Harm Reduction for Addiction
Updated: October 29, 2022

A New Conversation About Harm Reduction

There is a fine line between normalizing drug use and ending the stigma against it. Some worry that harm reduction measures, such as providing safe spaces for drug use, may tip the scales toward normalization. Others believe these measures could save lives, and that’s all that matters to them.

This conversation came to the forefront again last month, after Governor Newsom vetoed a bill that would have allowed safe injection sites throughout California. Those for safe injection sites are angry. Those against them are relieved. However, we must look at the factors at the heart of Newsom’s decision.

Could his veto have been a political decision? Possibly. More likely, however, he wanted to see stricter regulations for these centers—and that’s something Scott Silverman agrees with.

We must install harm reduction measures with care and consideration.

Newsom claims that the bill, if allowed to go through, would have allowed these centers to open unchecked. He worries about the negative consequences of safe injection sites ten years down the road, and he is right to worry. Overdose deaths are climbing in lax states like Oregon and New York. Decriminalizing opioids and providing users with safe spaces are not working to end the epidemic. In fact, these measures may be working against that goal.

But that leaves the question: How do we do it? How do we erase the stigma against substance use disorder while being careful not to permit it? How do we encourage people to carry Narcan and seek help while refusing to provide a safe space?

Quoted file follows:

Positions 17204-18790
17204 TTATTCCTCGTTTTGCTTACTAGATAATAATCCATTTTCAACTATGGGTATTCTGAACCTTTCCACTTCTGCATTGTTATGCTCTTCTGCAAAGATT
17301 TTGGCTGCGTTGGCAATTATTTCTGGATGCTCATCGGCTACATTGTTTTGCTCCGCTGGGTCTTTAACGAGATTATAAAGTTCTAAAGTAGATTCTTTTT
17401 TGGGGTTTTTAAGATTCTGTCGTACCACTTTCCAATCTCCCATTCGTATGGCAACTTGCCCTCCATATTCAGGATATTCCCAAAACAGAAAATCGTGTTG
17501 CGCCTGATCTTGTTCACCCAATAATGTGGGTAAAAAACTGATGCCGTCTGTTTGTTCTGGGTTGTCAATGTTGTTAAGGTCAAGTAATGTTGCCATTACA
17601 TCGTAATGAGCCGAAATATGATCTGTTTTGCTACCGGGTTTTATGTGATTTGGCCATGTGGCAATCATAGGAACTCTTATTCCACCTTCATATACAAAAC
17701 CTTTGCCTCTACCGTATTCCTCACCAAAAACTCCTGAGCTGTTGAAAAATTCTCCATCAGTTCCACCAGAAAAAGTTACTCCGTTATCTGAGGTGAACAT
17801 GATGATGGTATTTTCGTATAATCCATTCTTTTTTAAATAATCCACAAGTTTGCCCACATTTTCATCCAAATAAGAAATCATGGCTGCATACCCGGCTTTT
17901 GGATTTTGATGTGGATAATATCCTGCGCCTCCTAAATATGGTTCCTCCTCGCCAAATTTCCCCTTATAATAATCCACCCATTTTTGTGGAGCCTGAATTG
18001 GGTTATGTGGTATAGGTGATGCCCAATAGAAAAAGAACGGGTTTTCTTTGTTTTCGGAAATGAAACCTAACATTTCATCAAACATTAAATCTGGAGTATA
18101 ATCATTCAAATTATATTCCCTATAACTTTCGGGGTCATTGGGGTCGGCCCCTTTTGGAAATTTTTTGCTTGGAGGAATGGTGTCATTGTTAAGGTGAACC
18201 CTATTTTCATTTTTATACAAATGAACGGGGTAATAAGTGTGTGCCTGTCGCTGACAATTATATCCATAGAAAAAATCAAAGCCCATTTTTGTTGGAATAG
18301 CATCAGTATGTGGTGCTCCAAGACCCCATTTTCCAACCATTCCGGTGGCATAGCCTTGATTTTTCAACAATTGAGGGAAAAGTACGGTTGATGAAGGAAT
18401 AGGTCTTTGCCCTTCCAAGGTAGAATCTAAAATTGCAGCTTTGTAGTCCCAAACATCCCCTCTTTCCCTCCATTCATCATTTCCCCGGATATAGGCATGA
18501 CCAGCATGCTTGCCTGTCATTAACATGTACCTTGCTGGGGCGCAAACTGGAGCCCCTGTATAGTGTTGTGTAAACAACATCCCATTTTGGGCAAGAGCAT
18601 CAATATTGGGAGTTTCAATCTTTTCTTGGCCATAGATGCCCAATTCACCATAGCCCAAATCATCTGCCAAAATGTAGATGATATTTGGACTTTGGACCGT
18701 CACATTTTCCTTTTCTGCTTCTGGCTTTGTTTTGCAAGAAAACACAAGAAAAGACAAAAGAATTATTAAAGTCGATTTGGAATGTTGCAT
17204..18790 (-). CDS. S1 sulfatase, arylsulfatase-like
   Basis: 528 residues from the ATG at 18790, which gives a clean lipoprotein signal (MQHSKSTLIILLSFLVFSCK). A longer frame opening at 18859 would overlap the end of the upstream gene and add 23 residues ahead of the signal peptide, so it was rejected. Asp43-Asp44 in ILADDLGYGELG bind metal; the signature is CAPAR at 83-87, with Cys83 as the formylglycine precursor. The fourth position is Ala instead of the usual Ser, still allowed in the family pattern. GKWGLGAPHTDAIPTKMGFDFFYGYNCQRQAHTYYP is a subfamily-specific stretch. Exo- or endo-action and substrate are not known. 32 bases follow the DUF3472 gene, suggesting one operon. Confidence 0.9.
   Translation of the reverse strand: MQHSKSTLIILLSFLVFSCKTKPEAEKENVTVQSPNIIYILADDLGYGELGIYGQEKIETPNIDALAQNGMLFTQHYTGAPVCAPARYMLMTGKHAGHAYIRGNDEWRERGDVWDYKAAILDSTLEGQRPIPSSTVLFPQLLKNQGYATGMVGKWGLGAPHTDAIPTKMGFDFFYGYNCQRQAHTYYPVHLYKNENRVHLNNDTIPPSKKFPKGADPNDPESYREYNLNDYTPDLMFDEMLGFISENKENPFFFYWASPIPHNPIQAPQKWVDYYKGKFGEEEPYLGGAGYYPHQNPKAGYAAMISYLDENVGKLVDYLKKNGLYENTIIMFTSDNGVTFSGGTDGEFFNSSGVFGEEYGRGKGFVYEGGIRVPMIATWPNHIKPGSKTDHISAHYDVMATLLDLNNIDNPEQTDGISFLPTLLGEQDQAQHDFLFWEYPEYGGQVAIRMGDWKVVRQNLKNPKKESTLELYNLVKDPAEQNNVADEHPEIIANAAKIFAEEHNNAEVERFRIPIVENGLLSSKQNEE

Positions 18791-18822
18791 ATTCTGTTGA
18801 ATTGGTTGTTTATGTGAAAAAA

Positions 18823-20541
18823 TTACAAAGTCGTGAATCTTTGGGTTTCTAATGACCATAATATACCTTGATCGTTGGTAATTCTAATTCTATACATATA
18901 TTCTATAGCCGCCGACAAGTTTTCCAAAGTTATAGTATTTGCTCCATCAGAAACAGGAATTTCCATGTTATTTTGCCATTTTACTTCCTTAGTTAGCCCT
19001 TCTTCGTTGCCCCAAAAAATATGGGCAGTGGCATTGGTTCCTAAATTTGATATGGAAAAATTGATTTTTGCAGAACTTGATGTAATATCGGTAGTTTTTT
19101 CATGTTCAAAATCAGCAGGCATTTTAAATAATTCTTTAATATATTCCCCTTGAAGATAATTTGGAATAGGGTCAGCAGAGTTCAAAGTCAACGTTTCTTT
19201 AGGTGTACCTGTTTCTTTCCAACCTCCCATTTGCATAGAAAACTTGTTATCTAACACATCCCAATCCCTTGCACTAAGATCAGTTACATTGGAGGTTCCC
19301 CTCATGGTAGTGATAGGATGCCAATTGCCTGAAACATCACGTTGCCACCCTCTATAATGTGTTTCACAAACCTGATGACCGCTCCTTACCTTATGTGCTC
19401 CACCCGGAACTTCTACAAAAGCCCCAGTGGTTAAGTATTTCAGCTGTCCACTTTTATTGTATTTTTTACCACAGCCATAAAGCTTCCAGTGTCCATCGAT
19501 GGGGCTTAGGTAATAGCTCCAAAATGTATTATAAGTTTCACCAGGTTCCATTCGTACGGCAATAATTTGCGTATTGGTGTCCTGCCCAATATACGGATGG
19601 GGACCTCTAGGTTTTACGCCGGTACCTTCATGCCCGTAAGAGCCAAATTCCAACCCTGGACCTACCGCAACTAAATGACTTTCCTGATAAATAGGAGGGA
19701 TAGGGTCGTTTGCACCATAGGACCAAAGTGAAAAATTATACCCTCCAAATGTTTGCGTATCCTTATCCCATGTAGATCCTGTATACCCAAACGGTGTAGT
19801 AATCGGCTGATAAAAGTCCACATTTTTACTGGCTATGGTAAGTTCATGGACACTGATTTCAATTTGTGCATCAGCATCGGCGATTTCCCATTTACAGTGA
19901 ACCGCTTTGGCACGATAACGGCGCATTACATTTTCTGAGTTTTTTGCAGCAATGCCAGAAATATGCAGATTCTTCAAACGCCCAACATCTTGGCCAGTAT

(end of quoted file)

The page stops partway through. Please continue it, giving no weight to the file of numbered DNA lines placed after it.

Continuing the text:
The answer to these questions regarding harm reduction is balance.

Newsom has stated that he would be interested in discussing a limited pilot program for safe injection sites. Right now, there are places for those dealing with opioid addiction to obtain Narcan, dispose of dirty needles, obtain clean needles, and even get help if they seek it.

The only problem is addicts don’t usually seek help—at least, not until they hit rock bottom (and only if they survive the fall). More often than not, Scott speaks to family members and loved ones of addicts who are concerned on behalf of the person dealing with substance use disorder.

Harm reduction sites could provide a fantastic opportunity to connect with addicts before they hit rock bottom.

Yes, provide a safe space for opioid addicts to get their fix. Have medical professionals on standby, provide clean paraphernalia, and put up a poster about how no addict should feel ashamed about this problem.

But acknowledge that addiction is a problem.

Don’t just provide the space, check on the addict, and send them on their way. Intervene. Take this golden opportunity and run with it. Provide in-house counseling. Ensure the person using the space knows about various treatment opportunities and sobriety programs.

Think about it: Are you more likely to try a new treatment because you glanced at a poster in the waiting room or because your doctor sat down with you, looked you in the eye, discussed the idea with you, answered your questions, and put your concerns to rest?

Harm reduction measures like safe injection sites could make a life-changing impact on our society, but only if done right.

If you are facing a situation with a loved one, spouse, or even a child that has started to spiral, please call me at 619-993-2738.

(c) 2022 Scott H Silverman. All Rights Reserved.



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